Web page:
Down in Texas, an old San Antonio friend, Biff Collie, now a popular deejay in Houston, both plugged his buddy's records and captured the secret to some of Lister's appeal in the weekly column for the local North Side Highlights of June 8, 1951: "Bill was the first h.b. singer I ever worked with in the business. Every time you buy a Bill Lister record of punch a Bill Lister tune you on the juke box, just remember he appreciates it. He's one of the finest guys I've ever known an equally deserving. Bill is a little fellow about 6' 7 1/2" tall and weighs a sagging 175. We used to call him "Radio's Tallest Singin' Cowboy', and I guess he must be."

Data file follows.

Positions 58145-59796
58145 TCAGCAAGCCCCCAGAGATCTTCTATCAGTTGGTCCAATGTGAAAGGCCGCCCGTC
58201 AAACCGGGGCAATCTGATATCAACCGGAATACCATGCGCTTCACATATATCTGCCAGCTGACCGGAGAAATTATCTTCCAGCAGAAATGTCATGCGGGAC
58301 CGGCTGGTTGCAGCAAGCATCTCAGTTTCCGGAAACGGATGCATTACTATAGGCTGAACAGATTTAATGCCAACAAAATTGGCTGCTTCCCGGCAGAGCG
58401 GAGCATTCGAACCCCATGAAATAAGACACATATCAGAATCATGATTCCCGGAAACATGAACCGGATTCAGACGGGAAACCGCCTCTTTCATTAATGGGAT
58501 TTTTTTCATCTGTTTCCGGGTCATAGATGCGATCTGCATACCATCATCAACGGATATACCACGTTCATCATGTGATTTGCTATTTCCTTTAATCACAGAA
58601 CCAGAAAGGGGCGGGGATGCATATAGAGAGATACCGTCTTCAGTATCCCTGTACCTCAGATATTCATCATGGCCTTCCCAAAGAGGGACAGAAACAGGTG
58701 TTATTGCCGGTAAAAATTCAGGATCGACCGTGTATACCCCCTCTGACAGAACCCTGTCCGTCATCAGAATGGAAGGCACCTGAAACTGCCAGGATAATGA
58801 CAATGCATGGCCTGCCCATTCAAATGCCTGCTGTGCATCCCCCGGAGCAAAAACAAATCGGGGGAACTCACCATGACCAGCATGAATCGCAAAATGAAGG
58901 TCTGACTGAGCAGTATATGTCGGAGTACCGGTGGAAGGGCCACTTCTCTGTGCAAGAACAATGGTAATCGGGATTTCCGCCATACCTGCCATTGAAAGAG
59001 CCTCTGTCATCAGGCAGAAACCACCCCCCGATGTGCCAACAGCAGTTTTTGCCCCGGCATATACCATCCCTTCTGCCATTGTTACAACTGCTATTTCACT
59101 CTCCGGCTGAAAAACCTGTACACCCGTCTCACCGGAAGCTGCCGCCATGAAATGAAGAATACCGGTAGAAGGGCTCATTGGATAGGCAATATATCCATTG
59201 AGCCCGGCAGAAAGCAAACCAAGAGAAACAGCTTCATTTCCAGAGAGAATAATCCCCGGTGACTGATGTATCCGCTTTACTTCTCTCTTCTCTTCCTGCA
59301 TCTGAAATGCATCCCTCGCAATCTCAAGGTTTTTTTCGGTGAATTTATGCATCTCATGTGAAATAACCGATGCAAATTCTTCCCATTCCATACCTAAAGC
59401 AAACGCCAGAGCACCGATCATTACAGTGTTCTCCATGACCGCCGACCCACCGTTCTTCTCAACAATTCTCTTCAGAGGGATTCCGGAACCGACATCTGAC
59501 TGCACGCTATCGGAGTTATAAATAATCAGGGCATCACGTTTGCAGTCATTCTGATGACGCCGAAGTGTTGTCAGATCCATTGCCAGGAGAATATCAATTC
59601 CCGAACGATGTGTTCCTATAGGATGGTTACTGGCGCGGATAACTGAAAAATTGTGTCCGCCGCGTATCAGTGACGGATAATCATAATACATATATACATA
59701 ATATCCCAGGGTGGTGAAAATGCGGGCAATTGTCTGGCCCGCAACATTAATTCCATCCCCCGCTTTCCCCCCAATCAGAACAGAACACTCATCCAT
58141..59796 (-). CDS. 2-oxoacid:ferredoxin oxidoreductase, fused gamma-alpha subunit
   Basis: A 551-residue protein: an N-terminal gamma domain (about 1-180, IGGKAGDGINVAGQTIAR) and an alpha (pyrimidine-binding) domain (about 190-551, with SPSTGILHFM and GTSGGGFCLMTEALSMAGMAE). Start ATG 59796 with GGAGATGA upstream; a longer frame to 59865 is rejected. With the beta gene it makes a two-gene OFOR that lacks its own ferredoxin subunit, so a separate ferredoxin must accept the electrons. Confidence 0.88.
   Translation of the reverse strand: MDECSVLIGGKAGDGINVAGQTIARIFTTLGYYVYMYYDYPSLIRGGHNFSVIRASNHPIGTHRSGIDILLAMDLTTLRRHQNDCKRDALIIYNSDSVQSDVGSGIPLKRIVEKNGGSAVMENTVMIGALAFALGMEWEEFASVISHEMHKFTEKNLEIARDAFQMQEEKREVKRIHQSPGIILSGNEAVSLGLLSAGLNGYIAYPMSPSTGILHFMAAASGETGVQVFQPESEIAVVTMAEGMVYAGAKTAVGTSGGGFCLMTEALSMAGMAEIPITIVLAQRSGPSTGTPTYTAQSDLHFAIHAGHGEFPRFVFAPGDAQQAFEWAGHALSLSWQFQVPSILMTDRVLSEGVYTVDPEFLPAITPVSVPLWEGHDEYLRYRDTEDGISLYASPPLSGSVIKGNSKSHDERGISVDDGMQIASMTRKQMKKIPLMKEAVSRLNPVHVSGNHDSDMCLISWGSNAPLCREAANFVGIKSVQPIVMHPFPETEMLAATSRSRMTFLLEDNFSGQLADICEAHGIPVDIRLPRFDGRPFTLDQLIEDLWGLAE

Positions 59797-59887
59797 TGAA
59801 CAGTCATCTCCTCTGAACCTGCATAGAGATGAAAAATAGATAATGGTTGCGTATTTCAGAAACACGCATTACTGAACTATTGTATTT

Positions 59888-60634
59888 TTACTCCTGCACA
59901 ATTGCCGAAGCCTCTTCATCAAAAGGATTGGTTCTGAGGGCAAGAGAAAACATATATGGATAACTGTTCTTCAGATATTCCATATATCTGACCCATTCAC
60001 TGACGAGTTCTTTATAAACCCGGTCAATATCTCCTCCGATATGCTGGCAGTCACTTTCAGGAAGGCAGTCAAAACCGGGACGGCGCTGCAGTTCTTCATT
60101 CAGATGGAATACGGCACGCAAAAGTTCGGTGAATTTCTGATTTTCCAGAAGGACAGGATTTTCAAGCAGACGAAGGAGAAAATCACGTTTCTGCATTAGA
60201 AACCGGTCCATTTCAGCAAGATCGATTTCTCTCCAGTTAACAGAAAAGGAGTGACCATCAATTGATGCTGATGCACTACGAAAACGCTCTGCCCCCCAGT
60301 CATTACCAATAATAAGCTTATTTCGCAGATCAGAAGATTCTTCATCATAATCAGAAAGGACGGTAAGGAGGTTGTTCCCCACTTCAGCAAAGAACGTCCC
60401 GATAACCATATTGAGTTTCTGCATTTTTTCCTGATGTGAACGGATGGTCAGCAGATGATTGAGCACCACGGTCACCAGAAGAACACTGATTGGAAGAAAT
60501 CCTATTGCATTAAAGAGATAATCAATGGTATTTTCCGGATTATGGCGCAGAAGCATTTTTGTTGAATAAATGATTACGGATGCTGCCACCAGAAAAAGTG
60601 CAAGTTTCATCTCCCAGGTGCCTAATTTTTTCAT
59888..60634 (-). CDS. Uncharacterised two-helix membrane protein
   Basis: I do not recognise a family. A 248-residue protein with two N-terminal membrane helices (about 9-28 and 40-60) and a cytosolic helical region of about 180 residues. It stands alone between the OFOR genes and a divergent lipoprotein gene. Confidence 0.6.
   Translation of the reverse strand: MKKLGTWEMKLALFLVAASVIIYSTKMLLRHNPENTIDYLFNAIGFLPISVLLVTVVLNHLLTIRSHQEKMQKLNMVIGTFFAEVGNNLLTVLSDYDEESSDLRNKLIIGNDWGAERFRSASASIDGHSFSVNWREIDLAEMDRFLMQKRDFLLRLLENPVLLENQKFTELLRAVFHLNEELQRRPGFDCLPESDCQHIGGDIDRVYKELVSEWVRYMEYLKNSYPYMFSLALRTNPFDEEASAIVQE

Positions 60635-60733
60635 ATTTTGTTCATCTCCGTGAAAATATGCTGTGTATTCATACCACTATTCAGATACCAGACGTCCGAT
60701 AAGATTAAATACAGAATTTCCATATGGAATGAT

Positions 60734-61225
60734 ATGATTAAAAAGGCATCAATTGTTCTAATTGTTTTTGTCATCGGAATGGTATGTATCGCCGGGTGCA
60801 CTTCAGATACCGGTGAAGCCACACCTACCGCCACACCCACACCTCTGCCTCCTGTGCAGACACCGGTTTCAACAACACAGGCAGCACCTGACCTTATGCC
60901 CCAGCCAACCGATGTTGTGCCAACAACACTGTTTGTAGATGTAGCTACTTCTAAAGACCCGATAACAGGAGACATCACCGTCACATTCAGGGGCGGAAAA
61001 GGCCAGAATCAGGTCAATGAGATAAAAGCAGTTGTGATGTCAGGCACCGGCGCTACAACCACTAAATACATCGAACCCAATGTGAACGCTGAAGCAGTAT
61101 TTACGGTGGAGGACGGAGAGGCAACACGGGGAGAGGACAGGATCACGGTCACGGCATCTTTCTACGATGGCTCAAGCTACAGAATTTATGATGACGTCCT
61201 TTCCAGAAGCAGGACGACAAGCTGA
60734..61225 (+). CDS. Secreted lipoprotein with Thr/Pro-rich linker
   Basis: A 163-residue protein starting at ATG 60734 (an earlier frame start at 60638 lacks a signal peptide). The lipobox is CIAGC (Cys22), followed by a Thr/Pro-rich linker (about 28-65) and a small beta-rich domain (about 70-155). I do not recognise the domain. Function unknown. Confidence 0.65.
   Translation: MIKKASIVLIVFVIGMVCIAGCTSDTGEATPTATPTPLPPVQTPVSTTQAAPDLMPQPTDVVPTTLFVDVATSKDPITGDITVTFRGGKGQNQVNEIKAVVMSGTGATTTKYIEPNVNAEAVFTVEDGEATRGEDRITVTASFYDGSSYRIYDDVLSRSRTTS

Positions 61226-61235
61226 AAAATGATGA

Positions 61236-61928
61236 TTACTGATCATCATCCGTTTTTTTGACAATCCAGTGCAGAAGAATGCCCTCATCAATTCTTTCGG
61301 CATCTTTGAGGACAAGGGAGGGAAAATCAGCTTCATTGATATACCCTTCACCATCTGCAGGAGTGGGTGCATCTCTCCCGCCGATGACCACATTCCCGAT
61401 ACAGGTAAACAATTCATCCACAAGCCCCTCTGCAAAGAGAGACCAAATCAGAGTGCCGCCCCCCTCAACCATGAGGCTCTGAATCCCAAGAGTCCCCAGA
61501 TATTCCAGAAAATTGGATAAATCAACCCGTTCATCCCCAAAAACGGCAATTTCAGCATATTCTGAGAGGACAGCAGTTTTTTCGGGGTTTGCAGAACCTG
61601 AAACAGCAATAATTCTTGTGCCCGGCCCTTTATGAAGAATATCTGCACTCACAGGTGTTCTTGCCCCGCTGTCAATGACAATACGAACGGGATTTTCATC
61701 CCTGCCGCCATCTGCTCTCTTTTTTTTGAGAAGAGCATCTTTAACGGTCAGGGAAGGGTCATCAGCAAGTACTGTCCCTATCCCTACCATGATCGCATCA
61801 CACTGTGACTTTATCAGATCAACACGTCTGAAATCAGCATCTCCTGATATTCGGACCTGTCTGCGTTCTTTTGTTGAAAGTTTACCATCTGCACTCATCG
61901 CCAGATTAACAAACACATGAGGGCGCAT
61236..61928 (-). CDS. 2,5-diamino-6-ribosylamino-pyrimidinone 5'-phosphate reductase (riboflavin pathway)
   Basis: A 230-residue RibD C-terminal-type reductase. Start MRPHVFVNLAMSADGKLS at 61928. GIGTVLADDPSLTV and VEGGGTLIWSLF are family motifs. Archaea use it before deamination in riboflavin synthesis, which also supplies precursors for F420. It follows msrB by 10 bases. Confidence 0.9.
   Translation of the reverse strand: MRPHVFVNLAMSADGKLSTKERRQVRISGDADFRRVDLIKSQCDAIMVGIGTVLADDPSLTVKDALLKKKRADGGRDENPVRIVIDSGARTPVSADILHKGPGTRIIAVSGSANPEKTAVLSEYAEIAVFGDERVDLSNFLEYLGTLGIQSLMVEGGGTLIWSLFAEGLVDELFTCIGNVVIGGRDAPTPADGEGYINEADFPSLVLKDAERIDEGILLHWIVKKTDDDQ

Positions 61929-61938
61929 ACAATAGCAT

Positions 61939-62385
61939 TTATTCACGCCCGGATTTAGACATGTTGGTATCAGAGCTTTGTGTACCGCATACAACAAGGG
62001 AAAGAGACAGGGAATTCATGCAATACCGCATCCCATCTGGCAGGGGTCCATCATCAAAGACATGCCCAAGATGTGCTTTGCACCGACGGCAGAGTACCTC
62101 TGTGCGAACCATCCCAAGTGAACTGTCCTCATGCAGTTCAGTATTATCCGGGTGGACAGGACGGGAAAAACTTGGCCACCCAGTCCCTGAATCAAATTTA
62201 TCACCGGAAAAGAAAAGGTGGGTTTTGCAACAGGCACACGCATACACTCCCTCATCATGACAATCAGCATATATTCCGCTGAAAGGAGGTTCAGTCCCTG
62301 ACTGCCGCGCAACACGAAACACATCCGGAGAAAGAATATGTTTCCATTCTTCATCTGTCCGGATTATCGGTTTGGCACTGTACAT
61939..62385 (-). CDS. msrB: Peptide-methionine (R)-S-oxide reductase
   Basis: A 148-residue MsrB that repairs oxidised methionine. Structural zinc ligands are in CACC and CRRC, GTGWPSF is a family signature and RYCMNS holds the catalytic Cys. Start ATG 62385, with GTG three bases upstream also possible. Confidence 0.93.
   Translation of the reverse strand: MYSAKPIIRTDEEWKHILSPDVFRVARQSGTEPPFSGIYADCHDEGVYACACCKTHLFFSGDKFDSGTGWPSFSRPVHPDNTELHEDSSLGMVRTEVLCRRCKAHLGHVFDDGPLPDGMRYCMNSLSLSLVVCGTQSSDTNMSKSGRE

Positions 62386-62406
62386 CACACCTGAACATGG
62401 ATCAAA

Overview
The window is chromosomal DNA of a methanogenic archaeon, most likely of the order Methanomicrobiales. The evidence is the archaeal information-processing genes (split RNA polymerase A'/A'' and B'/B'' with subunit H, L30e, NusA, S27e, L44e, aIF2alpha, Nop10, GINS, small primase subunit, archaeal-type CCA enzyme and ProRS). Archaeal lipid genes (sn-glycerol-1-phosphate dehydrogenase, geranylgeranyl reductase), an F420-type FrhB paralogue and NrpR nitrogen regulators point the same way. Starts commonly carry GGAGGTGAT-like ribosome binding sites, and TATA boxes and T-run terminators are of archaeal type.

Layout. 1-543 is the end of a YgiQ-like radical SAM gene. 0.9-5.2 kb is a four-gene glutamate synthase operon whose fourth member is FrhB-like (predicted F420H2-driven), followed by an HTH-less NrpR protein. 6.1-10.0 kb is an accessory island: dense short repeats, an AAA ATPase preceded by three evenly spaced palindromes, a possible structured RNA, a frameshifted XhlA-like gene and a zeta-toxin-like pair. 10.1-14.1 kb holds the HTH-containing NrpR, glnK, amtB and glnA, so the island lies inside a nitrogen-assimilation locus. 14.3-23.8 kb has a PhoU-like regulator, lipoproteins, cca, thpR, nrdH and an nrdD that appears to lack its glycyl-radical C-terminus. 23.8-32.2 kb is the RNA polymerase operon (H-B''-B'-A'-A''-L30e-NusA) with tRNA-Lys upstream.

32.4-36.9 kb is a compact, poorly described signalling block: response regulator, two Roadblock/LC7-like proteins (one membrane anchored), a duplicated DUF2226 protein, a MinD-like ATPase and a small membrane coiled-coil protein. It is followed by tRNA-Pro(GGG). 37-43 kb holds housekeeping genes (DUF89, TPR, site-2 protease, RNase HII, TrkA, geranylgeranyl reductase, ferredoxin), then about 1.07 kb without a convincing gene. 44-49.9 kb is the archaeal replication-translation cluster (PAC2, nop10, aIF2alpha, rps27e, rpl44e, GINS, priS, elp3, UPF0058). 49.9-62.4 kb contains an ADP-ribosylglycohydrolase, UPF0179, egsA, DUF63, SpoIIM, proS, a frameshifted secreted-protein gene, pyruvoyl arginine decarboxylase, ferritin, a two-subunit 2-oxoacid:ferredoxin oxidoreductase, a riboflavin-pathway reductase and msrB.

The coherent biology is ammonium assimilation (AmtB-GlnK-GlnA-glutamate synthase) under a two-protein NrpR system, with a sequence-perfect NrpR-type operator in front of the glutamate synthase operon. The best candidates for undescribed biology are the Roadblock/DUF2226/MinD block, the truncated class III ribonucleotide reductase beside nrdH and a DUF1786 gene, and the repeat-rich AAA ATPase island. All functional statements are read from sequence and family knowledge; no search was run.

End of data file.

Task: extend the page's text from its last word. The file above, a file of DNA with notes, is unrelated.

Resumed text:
In the meantime, Lister settled into a routine of tours, Opry appearances, Mother's Best Flour radio shows and, when he, Williams and the Drifting Cowboys were to e out of town, transcribing those shows, with as much hunting and fishing as possible on the side. In August 1951, they embarked on what was planned as an almost two month long tour with notorious Louisiana Senator Dudley LeBlanc's star-studded Hadacol Caravan. LeBlanc, whose Happy Day Company had begun selling the substantially alcoholic, supposedly restorative Hadacol in 1945, had been associated with Williams before, when he sponsored the 'Health and Happiness' shows at WSM in 1949. As Colin Escott points out in his book 'Hank Williams, "the politically ambitious LeBlanc was spending far more money that he was making on an enormous advertising budget. He had first mounted a Hadacol Caravan in 1950 and the 1951 show was, according to Escott, "the largest show of its kind ever staged; it was the last great medicine show." Williams and company, along with Minnie Pearl were anchors for the show. Although Pearls husband Henry Cannon would fly Hank and Minnie back to Nashville for Saturday night Opry performances, Lister and the Drifting Cowboys would stay behind and play the dates, which would at times also feature big name Hollywood personalities like Bob Hope, Milton Berle and others. LeBlanc hired a fleet of Pullman cars to train the troupe around the country - through 18 states - in style.